Thursday, January 16, 2014

MKG's return amid terrible times*

Posted By on Thu, Jan 16, 2014 at 2:45 PM


Normally, when Al Jefferson rolls his eyes and drops his head, he's about to start working the refs. After the game on Tuesday night, he did it out of relief.

The Bobcats-Hornets beat the Knicks to end a particularly pathetic losing streak, but he did not look relieved for that. He scored 35 - the most of any Bobcats-Hornets player this season. It wasn't that either. They snapped a nice win streak for the Knicks - who were sneaking into playoff position, but Jefferson sighed contemplatively for a whole different reason.

He dropped his head and rolled his eyes after sideline reporter Stephanie Ready asked him about the return of Michael Kidd-Gilchrist.

"Oh, man. He's our defensive captain," Jefferson said with a quick smile.

Anthony Tolliver, highlighted in the postgame with a slow-motion embrace of Kidd-Gilchrist and said, "We're so glad to have you back**."

His smile looked a little more effusive.

For fans, Charlotte looked like a different team entirely with Kidd-Gilchrist. That starts with his position mates.
The forwards on this team played a beleaguered month plus with patchwork schemes and rotations that included Chris Douglas-Roberts. Though his name contains a hyphen too, he did not have a professional job until Kidd-Gilchrist and Jeffrey Taylor (Achilles, out for the season) went down with injuries.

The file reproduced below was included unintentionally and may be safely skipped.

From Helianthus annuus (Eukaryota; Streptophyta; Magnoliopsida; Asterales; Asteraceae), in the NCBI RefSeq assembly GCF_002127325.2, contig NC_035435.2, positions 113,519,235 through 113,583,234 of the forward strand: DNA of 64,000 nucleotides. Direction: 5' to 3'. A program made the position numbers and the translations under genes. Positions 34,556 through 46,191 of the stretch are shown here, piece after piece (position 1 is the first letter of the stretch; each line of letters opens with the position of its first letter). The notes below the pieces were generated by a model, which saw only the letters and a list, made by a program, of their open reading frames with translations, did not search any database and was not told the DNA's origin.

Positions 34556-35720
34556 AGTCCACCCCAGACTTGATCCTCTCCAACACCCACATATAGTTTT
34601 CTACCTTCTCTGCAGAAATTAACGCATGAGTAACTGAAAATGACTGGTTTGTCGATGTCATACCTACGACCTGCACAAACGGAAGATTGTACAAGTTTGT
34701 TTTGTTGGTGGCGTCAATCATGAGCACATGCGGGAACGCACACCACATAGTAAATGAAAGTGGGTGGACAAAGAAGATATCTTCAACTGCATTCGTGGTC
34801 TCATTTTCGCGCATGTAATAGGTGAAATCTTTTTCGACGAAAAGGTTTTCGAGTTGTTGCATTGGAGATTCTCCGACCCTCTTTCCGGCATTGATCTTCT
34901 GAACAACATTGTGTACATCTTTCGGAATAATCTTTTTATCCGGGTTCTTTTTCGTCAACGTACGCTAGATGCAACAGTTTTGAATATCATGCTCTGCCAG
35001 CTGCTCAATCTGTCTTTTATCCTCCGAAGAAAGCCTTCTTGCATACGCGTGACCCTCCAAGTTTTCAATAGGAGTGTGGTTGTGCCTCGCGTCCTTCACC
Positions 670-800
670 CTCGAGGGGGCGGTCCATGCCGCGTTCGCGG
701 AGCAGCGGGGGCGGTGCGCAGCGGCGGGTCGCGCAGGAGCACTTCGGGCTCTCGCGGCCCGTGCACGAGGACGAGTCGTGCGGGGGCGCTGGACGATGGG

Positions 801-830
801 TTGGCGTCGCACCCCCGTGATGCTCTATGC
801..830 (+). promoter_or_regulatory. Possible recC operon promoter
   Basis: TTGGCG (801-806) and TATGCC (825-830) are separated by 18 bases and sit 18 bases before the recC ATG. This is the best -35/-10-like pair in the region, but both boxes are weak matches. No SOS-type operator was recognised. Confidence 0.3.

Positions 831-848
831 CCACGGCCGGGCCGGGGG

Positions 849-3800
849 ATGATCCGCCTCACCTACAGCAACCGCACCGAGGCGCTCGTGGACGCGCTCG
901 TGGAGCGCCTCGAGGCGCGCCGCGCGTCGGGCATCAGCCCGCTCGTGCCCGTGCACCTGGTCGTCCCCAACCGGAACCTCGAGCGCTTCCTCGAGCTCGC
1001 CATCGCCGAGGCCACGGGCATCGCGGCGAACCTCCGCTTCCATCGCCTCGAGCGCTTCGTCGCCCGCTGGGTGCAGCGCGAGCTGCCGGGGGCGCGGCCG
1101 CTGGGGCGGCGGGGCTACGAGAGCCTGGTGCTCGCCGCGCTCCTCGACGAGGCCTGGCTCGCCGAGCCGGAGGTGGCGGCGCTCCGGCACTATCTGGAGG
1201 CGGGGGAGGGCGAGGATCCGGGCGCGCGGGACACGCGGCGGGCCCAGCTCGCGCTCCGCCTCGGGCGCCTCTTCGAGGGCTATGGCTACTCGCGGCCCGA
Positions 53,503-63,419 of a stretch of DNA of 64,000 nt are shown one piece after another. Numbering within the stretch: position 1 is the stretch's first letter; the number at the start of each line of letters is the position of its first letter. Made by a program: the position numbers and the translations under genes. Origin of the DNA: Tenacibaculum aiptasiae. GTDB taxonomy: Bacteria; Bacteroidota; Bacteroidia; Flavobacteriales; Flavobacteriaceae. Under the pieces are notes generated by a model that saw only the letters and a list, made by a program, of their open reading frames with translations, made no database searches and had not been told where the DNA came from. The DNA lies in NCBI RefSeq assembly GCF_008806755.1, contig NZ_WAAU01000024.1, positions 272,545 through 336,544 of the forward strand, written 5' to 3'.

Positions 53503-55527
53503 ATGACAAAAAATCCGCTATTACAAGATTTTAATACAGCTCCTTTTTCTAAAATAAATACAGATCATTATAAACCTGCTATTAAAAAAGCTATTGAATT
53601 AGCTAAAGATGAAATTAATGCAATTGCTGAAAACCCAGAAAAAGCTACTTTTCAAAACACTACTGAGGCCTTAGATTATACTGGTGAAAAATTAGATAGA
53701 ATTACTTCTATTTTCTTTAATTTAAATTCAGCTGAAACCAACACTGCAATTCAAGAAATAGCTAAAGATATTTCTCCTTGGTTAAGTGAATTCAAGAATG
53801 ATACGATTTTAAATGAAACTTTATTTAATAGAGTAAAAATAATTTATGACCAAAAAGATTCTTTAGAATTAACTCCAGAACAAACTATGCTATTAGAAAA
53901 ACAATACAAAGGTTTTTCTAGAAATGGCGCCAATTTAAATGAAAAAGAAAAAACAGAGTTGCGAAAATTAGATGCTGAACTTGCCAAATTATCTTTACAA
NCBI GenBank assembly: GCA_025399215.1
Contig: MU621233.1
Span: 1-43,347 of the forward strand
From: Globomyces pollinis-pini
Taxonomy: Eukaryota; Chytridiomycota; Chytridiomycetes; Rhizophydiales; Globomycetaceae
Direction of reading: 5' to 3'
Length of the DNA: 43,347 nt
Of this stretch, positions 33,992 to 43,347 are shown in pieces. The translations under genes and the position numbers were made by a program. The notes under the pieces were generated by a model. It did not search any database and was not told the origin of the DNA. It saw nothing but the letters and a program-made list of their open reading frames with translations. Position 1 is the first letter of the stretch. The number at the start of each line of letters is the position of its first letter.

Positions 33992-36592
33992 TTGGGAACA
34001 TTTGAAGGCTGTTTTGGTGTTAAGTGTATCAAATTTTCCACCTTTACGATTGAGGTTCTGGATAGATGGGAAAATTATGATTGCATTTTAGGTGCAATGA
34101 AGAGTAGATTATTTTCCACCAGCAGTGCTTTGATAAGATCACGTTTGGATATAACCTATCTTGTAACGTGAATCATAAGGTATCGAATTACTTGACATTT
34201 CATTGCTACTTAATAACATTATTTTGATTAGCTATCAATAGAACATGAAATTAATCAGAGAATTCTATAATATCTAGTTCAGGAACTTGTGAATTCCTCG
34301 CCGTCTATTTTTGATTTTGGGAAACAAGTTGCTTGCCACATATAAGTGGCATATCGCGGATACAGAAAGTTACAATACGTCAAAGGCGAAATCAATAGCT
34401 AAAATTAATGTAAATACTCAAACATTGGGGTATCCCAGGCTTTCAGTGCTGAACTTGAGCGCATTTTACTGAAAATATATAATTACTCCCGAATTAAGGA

During the latest 1-8 stretch that I chronicled, the Charlotte defense fell apart in nearly every game. Without a stopper at any forward position, bigger teams bullied the paint and quicker teams got to the rim or used slash-and-kick offense to create open shots.

What Kidd-Gilchrist brought back with him made an immediate impact on both of those styles. The Knicks - albeit playing an altogether listless second night of a back-to-back - could not score in the paint since Jefferson and the power forward crew could relax on protecting the rim as much. New York also lost their midrange and three-point shooting games to Kidd-Gilchrist's effort against Carmelo Anthony.

His style of defense uses a lot of recovery. Vacillating between help defense and fantastic footwork in front of his man, his dexterity rivals the best defenders in the league. Therefore, his job has been to guard the best forwards in the league. On Tuesday night, he held Anthony to 20 points on a ton of shots.

Some of that certainly had to do with tired legs, but watching Kidd-Gilchrist work against the best pure scorer in the league (by many accounts, anyway) brought life into my fandom and, obviously, into the team.

With the big men able to stay at home, the guards could gamble more too. Kidd-Gilchrist had 2 steals, Kemba Walker could use his quickness to go under screens and still recover knowing Raymond Felton could not get straight to the rim. The pick-and-roll did not work at all for the Knicks. They had zero fast break points midway through the 4th quarter.

The defense advertised earlier in the season looked crisp, the rotation back to a minimal use of Tolliver and Douglas-Roberts and the energy ran higher than it had in weeks.

Kidd-Gilchrist may not resurrect the season, but he certainly makes it much more entertaining. As the team trudges toward the completion of the first half of the season, they have their lynchpin back.

Stephanie Ready had to ask Jefferson how he felt about MKG's return even though she knew the answer already.

She had seen the game.

*- Obviously, I wrote this before the awful Philadelphia game. Ugh.

**-I can clearly read lips.

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